We interviewed officials of the CACU at FBI headquarters and Supervisory Special Agents and Special Agents at the field offices we visited, surveyed two FBI Legats, and examined four recently closed investigative case files to assess the FBI’s coordination and investigative efforts regarding child sex tourism. Our review found that the FBI conducts both reactive and proactive investigations to combat child sex tourism. In reactive investigations, the FBI responds to allegations that individuals are suspected of having sexually exploited children overseas. Through its proactive investigations, the FBI conducts undercover operations directed against those who intend to travel abroad to engage in sexual activities with minors.

Reactive Investigations

As part of our fieldwork, we reviewed four reactive investigations on child sex tourism, one case at each of the Miami, Boston, Los Angeles, and St. Louis field offices.127 Although we found evidence that FBI Special Agents pursued various leads in these cases, all four cases were closed without prosecution because the allegations could not be substantiated.

In the four cases that we reviewed, we found that FBI Special Agents experienced difficulties in pursuing subjects who have allegedly exploited children overseas because these crimes occurred on foreign soil. One CACU Supervisory Special Agent stated that it is difficult to identify and obtain cooperation from victims living in a foreign country. Some children exploited by foreign tourists come from disadvantaged backgrounds, and instances of bribery of victims and their families can prevent their cooperation with law enforcement. Even in cases where the victims agree to cooperate with law enforcement, traveling to the United States and staying through an investigation and prosecution can be complicated and expensive for law enforcement agencies.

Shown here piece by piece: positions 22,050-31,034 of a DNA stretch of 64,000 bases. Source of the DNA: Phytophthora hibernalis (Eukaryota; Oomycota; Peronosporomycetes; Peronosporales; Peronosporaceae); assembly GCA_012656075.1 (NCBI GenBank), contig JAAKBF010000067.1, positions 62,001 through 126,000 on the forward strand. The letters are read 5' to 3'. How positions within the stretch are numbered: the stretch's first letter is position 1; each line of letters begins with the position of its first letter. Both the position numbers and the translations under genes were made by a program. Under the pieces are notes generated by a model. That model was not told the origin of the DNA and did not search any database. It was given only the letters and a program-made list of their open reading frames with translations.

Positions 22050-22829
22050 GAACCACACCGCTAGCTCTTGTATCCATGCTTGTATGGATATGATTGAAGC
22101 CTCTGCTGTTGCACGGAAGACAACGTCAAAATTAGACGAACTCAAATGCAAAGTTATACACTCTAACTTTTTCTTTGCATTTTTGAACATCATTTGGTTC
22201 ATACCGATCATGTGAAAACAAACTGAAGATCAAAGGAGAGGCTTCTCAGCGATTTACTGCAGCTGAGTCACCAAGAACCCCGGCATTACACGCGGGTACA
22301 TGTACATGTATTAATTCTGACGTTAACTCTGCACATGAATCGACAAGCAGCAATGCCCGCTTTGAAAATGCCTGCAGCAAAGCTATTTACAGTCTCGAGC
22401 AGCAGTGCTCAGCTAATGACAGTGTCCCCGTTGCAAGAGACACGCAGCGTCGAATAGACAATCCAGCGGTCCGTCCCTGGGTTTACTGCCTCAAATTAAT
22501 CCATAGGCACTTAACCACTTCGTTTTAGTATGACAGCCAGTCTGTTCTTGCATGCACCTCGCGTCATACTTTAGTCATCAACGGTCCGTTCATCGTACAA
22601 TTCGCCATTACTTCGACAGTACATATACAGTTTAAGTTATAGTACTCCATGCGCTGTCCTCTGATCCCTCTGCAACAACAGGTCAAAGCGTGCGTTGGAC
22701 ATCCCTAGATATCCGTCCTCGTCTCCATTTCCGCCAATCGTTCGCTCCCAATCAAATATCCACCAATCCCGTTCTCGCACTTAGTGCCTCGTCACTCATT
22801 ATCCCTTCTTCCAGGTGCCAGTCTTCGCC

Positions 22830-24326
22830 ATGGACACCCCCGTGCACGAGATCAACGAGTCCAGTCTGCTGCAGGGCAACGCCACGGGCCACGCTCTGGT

To further understand the FBI’s efforts overseas in conducting child sex tourism investigations, we surveyed two Legats assigned to countries identified as having a severe problem with this crime, Thailand and Costa Rica. The FBI official responsible for Costa Rica was stationed in Panama City, Panama. He stated that he met with government officials in Costa Rica who investigate and prosecute child sex tourism cases to facilitate the exchange of case-related information. However, this official stated further that additional investigative resources through undercover operations and Special Agents with language training would be required to adequately address this crime.

The Bangkok Legat stated that it is difficult to respond timely to leads on child sex tourism because the Legat consists of only two individuals and they have other priority matters that take precedence. According to this official, a small investigative staff and corruption at local law enforcement agencies also impede efforts in addressing child sex tourism in Thailand. Nevertheless, this official stated that the FBI launched a new working group in early 2008 with ICE and the Royal Thai Police in Thailand with the intention of addressing child sex tourism in a proactive manner, with an emphasis on Pattaya, Thailand, and Phnom Penh, Cambodia. By establishing partnership overseas with the Thai Royal Police as well as ICE representatives, the FBI has shown an initiative in pursuing investigations overseas where local children are sexually exploited by tourists—including those from the United States.

Pro-active Investigations

In 2002 the FBI launched an undercover program targeting child sex tourism. This proactive initiative consisted of creating a fictitious travel agency website managed by the FBI’s Miami Field Office – the only location conducting this initiative. This travel agency pretends to arrange trips to Latin America for individuals who express an interest in traveling overseas to engage in sexual activities with minors. According to the FBI, a proactive undercover operation on child sex tourism allows law enforcement to gather evidence while controlling the pace of the investigations as the potential subjects interact with the fictitious travel agency in finalizing plans for such trips. In successful proactive investigations, subjects are arrested at the airport prior to departure and the case is referred to the U.S. Attorney’s Office for prosecution. As of Summer 2008, 15 individuals were convicted for arranging child sex tourism trips through the FBI Miami Field Office’s undercover operation.